The Tourists seem to be doomed to forever occupy an odd footnote in history, relegated to the description “the band Annie Lennox and Dave Stewart were in before they started the Eurythmics”. Technically, that’s not inaccurate, but there’s quite a bit more to it than that. Led by Peet Coombes, the Tourists were a new wave five-piece that rocked harder than some of their peers, leaving real guitars and drums in the mix as quite a few other bands in that genre abandoned them for wall-to-wall synths and drum machines. In many other respects, though, the Tourists were an absolutely typical new wave group, doing more modern cover versions of older songs (such as Dusty Springfield’s “I Only Wanna Be With You”, which was a moderate hit from this album, probably due in no small part to an early music video that demonstrated that Lennox was both a sonically and visually arresting performer).
But let’s not forget that Dave Stewart was in the Tourists as well (it’s bad enough to keep having to remind everyone that he was half of the Eurythmics). His classic rock guitar riffs are unmistakable, and give the Tourists a sound that wasn’t typical in those early days of new wave.
The wild card that really defines the Tourists’ sound, however, is Coombes’ duets with Lennox throughout. Their harmonizing is a sound unique to the Tourists; even on songs where one or the other seems to be taking the lead (as Lennox does on the aforementioned cover of “I Only Want To Be With You”), the other is a prominent co-lead, and their similar vocal ranges make for a unique sound. Really, the Tourists end up barely fitting into the new wave category, perhaps more due to their look than their sound, because in most respects they were very much a classic rock band, applying some of the new aesthetics of the late ’70s and early ’80s to rock ‘n’ roll. The highlights include “Nothing To Do”, “So Good To Be Back Home”, and “In The Morning (When The Madness Has Faded)”, but even in less stand-out-ish tracks such as “In My Mind (There’s Sorrow)”, there’s a lot to love about the Tourists’ sound (and Coombes’ songwriting).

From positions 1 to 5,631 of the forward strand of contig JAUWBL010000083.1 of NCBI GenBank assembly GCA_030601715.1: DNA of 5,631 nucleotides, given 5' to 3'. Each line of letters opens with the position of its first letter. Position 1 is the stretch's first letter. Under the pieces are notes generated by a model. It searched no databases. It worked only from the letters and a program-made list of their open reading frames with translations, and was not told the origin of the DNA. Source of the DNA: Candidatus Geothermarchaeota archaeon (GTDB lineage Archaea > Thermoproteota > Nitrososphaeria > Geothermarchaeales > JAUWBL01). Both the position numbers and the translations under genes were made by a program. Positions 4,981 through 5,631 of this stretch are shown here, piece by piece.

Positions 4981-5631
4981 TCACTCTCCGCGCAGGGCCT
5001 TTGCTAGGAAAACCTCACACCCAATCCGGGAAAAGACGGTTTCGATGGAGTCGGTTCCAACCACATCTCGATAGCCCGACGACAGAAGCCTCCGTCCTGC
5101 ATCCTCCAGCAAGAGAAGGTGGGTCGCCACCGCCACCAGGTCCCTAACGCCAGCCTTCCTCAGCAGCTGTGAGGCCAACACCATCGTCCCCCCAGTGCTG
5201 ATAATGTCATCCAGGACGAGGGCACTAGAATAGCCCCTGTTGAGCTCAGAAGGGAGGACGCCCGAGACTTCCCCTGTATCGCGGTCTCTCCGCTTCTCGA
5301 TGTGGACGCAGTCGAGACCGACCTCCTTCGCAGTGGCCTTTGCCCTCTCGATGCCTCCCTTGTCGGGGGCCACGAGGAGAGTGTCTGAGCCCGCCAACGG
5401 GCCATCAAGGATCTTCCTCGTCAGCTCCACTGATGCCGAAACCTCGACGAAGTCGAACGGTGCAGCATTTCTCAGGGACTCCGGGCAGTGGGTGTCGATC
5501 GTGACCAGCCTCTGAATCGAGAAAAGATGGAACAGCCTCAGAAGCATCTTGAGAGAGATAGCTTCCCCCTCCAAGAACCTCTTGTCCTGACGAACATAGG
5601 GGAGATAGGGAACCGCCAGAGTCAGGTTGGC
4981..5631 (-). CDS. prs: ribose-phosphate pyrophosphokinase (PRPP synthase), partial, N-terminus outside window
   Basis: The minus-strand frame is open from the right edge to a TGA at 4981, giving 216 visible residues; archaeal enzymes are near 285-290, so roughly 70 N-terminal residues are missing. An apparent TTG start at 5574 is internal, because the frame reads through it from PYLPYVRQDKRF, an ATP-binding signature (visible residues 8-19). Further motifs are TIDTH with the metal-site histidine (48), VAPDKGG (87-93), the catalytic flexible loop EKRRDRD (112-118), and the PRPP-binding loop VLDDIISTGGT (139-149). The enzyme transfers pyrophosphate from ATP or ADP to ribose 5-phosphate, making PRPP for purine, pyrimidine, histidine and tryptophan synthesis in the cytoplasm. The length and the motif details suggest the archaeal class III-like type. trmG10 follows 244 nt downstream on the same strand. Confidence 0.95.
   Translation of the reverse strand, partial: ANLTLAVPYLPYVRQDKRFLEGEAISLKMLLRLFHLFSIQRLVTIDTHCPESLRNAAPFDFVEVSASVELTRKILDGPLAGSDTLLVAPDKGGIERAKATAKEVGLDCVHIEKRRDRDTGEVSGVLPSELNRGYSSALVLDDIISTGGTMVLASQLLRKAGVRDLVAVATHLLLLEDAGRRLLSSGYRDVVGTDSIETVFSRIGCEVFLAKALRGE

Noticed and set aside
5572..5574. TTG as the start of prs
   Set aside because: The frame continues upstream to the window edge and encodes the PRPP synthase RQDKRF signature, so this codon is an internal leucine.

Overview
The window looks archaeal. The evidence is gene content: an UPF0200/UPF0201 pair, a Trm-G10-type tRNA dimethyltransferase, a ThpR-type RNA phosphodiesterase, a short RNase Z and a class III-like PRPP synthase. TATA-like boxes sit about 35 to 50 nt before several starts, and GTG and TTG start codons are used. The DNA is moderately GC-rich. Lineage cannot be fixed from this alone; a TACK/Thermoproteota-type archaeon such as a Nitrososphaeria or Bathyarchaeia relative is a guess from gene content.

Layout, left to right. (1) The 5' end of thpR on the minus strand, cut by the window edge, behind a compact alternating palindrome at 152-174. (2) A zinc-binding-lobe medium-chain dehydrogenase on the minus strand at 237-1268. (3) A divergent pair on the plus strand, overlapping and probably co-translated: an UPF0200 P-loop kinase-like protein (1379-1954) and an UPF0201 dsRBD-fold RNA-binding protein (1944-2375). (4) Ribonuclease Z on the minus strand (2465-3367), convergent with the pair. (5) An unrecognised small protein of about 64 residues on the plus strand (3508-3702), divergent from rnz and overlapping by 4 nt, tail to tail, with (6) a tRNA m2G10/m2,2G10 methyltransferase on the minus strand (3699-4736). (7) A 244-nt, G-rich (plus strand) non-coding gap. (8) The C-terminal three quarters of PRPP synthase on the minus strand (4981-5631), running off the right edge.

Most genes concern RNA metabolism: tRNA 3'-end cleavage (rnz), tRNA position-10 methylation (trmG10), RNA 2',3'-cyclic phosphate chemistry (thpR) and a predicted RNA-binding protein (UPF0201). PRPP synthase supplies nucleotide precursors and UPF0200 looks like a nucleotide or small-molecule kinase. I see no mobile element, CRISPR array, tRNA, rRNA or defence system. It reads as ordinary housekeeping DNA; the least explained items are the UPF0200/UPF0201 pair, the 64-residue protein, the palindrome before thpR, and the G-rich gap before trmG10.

Are the Tourists just the Eurythmics with three extra people tagging along? Hardly. You can hear, in Lennox’s vocal stylings and Stewart’s precision guitar work, some of the seeds being planted, but if the Tourists had scored a bigger hit before breaking up, the ’80s music scene might have taken a very different shape with regard to one of its major success stories.
- It Doesn’t Have to Be This Way (3:38)
- I Only Want To Be With You (2:21)
- In The Morning (When The Madness Has Faded) (3:57)
- All Life’s Tragedies (3:43)
- Everywhere You Look (3:11)
- So Good To Be Back Home Again (2:33)
- Nothing To Do (3:22)
- Circular Fever (3:00)
- In My Mind (There’s Sorrow) (4:37)
- Something In The Air Tonight (4:04)
- Summer’s Night (3:16)
Released by: Epic
Release date: October 19, 1979
Total running time: 37:42